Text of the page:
Teaching the Developing Writer the Benefits of Rereading
This week I have had more time for reading (term holidays) and so I revisited an old writing friend. I picked up Nancie Atwell’s ‘Lessons That Change Writers’ and began rereading. I like to go back to authors I trust. Atwell’s messages about writing are laden with timeless value.
Nancie writes, ‘Writing is as much an act of reading over what we have written as it is drafting new writing.’
These words set me to thinking. A lot of student writers are not consciously skilled where the act of rereading is concerned. For this reason it needs to be drawn to their attention. We need to show them how and why rereading is an important skill to add to their writing armoury. They need to see it explicitly modelled and valued by a proficient writer. This way it is more likely to be adopted.
A lack of consistent and conscious rereading is frequently the thing preventing the writing young writers produce rising above the ordinary. Learning the habit of rereading and applying it in a conscious way could make the world of difference to the quality of the writing eventually produced for the reading audience.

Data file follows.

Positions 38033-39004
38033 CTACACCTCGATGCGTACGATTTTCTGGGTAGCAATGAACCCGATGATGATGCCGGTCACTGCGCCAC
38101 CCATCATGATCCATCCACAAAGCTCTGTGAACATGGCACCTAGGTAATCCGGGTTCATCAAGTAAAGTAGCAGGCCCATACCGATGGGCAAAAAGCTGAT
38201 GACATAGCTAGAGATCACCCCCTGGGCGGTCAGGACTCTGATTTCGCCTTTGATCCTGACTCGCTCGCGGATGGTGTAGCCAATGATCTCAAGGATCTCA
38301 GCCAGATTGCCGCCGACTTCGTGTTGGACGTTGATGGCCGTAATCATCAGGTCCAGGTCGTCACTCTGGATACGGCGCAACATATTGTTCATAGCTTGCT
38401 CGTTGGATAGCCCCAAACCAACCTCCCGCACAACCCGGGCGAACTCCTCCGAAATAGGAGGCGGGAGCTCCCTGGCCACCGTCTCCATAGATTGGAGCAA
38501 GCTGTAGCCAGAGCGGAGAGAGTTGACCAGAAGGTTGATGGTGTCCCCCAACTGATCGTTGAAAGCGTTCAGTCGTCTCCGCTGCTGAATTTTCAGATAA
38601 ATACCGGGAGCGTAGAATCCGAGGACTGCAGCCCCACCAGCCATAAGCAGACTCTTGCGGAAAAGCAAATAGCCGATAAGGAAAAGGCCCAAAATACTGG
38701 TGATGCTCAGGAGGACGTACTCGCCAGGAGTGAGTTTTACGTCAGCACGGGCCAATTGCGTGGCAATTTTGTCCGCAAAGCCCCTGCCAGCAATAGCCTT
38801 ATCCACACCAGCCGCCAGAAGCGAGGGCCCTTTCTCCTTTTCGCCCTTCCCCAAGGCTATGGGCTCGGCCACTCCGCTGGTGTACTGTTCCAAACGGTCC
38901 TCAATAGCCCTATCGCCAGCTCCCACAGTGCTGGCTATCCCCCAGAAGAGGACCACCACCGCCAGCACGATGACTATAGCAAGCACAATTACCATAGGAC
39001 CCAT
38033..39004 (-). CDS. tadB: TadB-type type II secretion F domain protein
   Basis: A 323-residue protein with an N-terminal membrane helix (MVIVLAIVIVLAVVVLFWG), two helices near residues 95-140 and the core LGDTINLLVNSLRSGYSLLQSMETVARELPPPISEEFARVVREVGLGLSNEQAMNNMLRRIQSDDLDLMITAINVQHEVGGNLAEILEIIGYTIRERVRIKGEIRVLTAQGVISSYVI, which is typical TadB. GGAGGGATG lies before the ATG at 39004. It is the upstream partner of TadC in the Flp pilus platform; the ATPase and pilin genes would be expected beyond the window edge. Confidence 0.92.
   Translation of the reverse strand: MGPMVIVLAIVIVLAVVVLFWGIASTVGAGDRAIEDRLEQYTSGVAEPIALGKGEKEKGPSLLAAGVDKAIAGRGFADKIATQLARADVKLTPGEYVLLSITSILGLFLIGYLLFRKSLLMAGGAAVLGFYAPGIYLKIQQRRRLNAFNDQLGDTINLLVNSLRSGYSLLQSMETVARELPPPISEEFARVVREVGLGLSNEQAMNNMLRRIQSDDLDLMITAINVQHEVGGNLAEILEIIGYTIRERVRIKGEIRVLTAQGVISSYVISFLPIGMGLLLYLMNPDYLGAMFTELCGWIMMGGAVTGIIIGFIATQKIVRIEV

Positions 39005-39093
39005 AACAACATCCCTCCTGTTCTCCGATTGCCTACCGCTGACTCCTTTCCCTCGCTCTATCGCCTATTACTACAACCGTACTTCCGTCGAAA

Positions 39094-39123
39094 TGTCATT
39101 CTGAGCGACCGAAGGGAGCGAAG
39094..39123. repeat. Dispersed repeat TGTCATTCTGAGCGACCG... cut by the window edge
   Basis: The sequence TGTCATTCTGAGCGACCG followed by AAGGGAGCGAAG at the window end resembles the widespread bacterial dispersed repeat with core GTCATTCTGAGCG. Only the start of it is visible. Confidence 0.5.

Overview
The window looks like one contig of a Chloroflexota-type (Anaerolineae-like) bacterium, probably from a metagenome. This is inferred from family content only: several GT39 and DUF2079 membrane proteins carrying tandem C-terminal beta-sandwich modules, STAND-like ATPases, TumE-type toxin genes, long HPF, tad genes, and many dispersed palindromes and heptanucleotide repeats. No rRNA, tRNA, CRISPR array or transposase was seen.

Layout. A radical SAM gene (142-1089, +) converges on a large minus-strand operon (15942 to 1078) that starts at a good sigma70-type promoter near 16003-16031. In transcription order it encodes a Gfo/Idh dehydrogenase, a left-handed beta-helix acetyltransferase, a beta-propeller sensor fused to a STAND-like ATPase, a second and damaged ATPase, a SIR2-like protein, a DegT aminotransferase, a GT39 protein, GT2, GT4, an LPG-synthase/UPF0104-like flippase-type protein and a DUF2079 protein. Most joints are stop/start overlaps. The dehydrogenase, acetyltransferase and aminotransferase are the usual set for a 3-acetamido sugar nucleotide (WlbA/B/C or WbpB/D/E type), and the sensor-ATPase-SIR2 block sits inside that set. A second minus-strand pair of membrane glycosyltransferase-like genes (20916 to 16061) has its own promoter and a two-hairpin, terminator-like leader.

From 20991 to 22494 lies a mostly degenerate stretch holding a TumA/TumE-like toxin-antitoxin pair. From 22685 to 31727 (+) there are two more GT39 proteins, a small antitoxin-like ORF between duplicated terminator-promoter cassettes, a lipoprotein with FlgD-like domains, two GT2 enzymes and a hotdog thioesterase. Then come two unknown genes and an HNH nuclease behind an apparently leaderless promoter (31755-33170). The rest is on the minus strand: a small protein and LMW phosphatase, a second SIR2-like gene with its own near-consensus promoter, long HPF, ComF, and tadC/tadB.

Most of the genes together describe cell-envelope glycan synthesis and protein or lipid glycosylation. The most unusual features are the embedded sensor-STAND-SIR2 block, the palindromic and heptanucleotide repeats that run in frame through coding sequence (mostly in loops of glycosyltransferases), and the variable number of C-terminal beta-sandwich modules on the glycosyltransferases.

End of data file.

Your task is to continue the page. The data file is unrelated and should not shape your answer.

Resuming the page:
Rereading Notebook Entries
We need to model the way we reread our own notebook entries and alert students to the possibilities that this rereading quite literally throws up. –All those long lost entries that bubble back to the conscious level of our thinking. This is rereading to ‘excavate’ lost gems and potential new writing ideas.
Rereading As We Write
The other type of rereading is the reading undertaken as we write. This rereading is equally important as it keeps the writing on track and headed in the right direction.
Rereading has many benefits. It allows the writer to pick up many things including:
- Unintended repetitions
- Weak, junky verbs
- Word omitted, or words in the wrong place
- Anything overlooked
- The voice of the writer
- The point of view of the writer
- The tone of the writing
- Grammatical omissions
- Spelling errors
Let’s Hear It For Rereading
Rereading aloud is equally important as reading ‘in your head.’ It allows the writer to hear the text as a reader would hear it and serves to illuminate ‘the bumps’ in the text that may be inhibiting the flow of words. I often tell students to imagine they are hearing the text for the very first time. ‘Can you hear your voice?’ ‘Do your words flow easily from your tongue as you read?’
Rereading is a boon to any writer. It is part of learning to read like a writer. Developing writers need to be aware of its benefits and learn from the example set by their teachers and mentors. If you’re still not convinced, might I suggest rereading this article.